Year: 2015│Volume:3│Issue-1

Ebola virus disease: A Global threat

1Dr. Anima Haldar

1Professor, Community Medicine, N.R.S Medical College, Kolkata, India


‘The 2014 Ebola epidemic is the largest in history, affecting multiple countries in West Africa’ as stated by CDC in the overview of Ebola Outbreak taking place currently.
Till 2013 occurrence of the diseases was restricted in Africa. In 2014 the cases also occurred in Europe and America. One Indian person died in Liberia due to Ebola Virus infection. At this moment the disease Ebola is not present in Asia but the Asians are at risk of acquiring the disease at any moment. Health department & health personnel’s of all Asian countries are quite worried about occurrence of disease due to high case fatality rate. Ebola virus disease (EVD) was first identified in 1976 in an area of Sudan (now part of South Sudan), and in Zaire (now the Democratic Republic of the Congo). The disease typically occurs in outbreaks in tropical regions of sub-Saharan Africa.[1]Through 2013, the World Health Organization reported a total of 1,716 cases in 24 outbreaks[1]. The largest outbreak to date is the ongoing epidemic in West Africa, which is centered in Guinea, Sierra Leone and Liberia. As of 11 November 2014, this outbreak has 14,413 reported cases resulting in 5,504 deaths[1].

Ebola virus disease (EVD; also Ebola haemorrhagic fever, or EHF), or simply Ebola, is a disease of humans and other primates caused by Ebola viruses.Signs and symptoms typically start between two days and three weeks after contracting the virus as a fever, sore throat, muscle pain, and headaches. Then, vomiting, diarrhea and rash usually follow, along with decreased function of the liver and kidneys. At this time some people begin to bleed both internally and externally. The disease has a high risk of death, killing between 25 percent and 90 percent of those infected with the virus, averaging out at 50 percent.[1] This is often due to low blood pressure from fluid loss, and typically follows six to sixteen days after symptoms appear.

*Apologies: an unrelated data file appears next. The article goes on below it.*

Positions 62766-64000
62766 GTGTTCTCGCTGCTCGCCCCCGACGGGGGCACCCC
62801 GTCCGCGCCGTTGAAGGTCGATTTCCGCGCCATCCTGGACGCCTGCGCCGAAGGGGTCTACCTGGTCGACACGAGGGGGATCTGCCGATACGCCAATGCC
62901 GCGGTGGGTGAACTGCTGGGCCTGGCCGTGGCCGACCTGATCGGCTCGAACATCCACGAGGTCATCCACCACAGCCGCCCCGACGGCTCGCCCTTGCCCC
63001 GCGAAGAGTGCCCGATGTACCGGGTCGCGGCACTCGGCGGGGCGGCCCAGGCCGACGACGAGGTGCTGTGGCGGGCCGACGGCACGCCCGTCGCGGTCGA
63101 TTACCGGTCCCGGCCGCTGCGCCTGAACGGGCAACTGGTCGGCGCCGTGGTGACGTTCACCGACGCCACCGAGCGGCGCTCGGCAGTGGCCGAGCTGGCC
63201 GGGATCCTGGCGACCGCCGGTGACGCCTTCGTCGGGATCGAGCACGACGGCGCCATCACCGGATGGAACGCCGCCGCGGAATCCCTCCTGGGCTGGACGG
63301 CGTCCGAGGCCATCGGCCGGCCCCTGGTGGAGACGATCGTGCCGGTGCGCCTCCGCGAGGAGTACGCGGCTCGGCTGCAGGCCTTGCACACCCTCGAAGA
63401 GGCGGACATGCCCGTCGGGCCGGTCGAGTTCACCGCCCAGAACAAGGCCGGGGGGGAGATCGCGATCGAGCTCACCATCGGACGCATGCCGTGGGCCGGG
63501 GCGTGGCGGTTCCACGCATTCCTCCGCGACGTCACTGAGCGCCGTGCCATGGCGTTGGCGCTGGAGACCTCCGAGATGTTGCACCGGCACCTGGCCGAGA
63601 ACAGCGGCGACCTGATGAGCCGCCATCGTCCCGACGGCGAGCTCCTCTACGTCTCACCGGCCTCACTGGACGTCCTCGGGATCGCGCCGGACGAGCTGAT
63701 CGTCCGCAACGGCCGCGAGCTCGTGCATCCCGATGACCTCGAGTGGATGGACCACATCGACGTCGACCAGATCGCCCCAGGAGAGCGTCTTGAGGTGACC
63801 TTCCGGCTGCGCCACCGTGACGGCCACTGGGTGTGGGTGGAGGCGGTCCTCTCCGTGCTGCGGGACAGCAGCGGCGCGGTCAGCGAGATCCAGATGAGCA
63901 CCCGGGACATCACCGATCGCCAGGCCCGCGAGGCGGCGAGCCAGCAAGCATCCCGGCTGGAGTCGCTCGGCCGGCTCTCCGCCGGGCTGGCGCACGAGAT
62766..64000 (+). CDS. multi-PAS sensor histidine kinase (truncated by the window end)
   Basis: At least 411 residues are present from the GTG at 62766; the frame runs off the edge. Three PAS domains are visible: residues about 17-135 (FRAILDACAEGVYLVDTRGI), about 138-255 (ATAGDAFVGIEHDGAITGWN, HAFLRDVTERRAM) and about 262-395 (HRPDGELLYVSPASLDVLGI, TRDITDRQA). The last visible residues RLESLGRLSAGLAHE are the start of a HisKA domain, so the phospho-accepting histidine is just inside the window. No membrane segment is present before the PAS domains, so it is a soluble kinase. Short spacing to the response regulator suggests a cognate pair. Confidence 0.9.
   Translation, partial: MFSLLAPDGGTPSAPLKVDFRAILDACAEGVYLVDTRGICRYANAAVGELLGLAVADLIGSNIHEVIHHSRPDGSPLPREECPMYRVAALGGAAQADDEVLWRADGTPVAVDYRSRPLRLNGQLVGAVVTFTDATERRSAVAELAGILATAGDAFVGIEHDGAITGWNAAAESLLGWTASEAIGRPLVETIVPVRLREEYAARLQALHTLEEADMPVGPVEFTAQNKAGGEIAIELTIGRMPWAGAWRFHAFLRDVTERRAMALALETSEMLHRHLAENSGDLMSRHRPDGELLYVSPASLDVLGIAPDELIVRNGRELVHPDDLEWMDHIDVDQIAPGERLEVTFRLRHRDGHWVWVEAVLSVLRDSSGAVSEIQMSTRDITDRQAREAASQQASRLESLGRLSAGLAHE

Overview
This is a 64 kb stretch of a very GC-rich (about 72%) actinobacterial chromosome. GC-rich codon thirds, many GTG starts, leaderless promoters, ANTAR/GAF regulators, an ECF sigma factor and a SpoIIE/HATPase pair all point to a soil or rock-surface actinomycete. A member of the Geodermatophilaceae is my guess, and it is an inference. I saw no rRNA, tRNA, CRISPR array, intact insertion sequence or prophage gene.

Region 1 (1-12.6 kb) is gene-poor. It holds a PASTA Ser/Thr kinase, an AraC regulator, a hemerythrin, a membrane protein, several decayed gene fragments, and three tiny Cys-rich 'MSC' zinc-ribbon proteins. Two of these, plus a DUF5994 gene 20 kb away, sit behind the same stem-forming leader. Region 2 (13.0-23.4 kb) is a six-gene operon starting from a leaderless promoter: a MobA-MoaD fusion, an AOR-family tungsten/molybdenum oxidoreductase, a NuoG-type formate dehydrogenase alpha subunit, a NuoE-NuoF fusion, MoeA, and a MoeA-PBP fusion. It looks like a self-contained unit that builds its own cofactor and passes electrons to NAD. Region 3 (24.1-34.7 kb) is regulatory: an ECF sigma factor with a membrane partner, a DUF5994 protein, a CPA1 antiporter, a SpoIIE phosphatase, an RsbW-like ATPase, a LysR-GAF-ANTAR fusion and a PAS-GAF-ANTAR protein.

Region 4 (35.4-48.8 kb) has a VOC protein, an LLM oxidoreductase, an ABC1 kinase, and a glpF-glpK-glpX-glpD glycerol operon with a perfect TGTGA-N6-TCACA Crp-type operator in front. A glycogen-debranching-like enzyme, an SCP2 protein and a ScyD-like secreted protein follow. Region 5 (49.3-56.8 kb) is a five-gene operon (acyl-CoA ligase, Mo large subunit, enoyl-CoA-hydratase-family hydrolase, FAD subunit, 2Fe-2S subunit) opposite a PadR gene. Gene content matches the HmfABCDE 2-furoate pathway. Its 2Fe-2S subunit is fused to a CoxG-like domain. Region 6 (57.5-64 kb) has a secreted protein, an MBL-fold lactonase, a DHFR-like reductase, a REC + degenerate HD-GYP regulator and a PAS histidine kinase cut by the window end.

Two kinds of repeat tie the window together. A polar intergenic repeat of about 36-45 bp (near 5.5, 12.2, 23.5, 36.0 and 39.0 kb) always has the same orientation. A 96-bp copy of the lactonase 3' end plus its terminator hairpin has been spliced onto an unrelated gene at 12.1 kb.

CAUSE: Ebola virus (taxonomic group) and Ebola virus (specific virus)

RESERVOR: The natural reservoir for Ebola has yet to be confirmed; however, bats are considered to be the most likely candidate species.[2] Three types of fruit bats (Hypsignathus monstrosus, Epomops franqueti and Myonycteris torquata) were found to possibly carry the virus without getting sick.[3] Plants, arthropods and birds have also been considered possible viral reservoirs.[1]

TRANSMISSION: Between people, Ebola disease spreads only by direct contact with the blood or body fluids of a person who has developed symptoms of the disease. Body fluids that may contain ebolaviruses include saliva, mucus, vomit, feces, sweat, tears, breast milk, urine and semen.
Ebola may be spread through large droplets; however this is believed to occur only when a preson is very sick. The Ebola virus may be able to persist for up to 7 weeks in the semen of survivors after they recovered, which could lead to infections via sexual intercourse.[1] Ebola may also occur in the breast milk of women after recovery, and it is not known when it is safe to breastfeed again[4]. Otherwise, people who have recovered are not infectious.
Airborne Transmission: Human to human transmission of EBOLA through the air has not been reported to occur during Ebola outbreaks and airborne transmission has only been demonstrated in very laboratory conditions, then only from pigs to primates but not from primates to primates. Spread of Ebola by water or
food, other than bush meat, has also not been observed. No spread by mosquitos or other insects has been reported. [5]